• (b) participate in a study-abroad trip led by a member of the UNF English or Foreign Languages and Cultures faculty or a semester-long experience involving upper-level coursework in English, either through a UNF exchange, a third-party provider, or direct enrollment at a foreign university;
  • (c) complete an internship for academic credit through the course DIG 4944 (Digital Humanities Internship), ENC 4940 (Writing Internship), FIL 4945 (Film Production Internship), or complete an independent research project supervised by a faculty member in the context of an ENG 4930 or LIT 4905 Directed Independent Study course;
  • (d) complement the major in English with a minor in one of the following areas: African-American Diaspora, Creative Writing, Digital Humanities, Film, Literature, Professional & Public Writing, Spanish, French, or Chinese;
  • (e) complete at least 40 hours of participation in leadership or service activities through involvement with the UNF chapter of Sigma Tau Delta (the International English Honor Society), Talon Review, Flock, EAT Poems, Swoop Troupe, Spinnaker, or other on-campus clubs or community organizations and institutions.**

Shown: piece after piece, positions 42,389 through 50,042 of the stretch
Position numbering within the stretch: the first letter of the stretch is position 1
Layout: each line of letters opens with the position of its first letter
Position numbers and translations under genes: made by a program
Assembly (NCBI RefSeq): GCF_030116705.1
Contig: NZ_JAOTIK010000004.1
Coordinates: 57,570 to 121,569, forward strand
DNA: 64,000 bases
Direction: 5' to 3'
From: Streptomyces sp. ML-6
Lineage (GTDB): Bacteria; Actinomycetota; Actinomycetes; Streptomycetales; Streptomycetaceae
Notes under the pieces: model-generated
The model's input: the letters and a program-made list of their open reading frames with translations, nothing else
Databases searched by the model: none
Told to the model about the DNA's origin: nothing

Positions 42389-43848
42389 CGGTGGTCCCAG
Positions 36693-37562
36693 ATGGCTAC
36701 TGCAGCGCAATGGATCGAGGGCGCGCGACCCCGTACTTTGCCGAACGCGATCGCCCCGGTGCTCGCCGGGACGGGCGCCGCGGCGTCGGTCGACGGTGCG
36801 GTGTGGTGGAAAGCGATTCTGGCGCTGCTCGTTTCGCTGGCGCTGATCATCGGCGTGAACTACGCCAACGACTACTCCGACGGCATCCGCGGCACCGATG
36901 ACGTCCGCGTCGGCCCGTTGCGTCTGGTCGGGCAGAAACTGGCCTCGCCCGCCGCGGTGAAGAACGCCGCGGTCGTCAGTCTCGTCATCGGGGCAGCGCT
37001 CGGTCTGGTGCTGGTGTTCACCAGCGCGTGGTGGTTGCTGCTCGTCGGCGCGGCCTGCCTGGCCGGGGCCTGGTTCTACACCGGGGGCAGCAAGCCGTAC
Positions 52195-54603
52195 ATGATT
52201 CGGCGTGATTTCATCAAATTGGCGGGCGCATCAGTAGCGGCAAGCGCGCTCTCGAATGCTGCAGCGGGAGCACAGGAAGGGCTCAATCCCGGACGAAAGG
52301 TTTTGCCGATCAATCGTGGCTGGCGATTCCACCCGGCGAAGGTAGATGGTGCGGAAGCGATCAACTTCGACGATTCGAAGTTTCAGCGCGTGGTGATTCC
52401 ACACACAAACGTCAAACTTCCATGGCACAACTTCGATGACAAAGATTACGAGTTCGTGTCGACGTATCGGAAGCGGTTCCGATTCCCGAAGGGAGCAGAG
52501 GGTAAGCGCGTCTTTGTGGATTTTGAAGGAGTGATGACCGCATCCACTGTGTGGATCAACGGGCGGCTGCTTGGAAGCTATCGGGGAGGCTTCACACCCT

Additional options may be available, in consultation with the Student Success Coordinator of the Department of English.

As each of the categories (a) - (c) above involves an activity that bears at least three hours of credit, the minimum number of hours associated with Honors in the Major for the English B.A. will generally be six. As categories (d) and (e) do not involve coursework, however, a student selecting these options could potentially complete Honors in the Major with fewer than nine hours of credit. With proper planning, any credit hours related to the Honors in the Major for the English B.A. will count among the required or elective coursework for the major.